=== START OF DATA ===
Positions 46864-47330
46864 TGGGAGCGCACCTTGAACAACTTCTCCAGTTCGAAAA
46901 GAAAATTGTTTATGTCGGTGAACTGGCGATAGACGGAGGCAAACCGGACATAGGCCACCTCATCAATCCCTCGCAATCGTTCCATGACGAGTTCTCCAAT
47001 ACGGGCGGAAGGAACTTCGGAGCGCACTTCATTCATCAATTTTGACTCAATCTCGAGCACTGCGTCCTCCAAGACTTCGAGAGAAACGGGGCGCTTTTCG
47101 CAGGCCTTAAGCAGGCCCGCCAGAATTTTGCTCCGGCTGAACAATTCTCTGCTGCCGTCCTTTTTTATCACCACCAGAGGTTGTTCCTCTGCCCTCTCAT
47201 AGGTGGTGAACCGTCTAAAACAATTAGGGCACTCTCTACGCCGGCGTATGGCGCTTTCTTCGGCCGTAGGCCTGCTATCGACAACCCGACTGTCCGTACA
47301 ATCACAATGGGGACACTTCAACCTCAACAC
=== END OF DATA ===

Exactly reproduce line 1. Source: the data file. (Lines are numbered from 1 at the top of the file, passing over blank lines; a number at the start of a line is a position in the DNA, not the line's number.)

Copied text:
Positions 46864-47330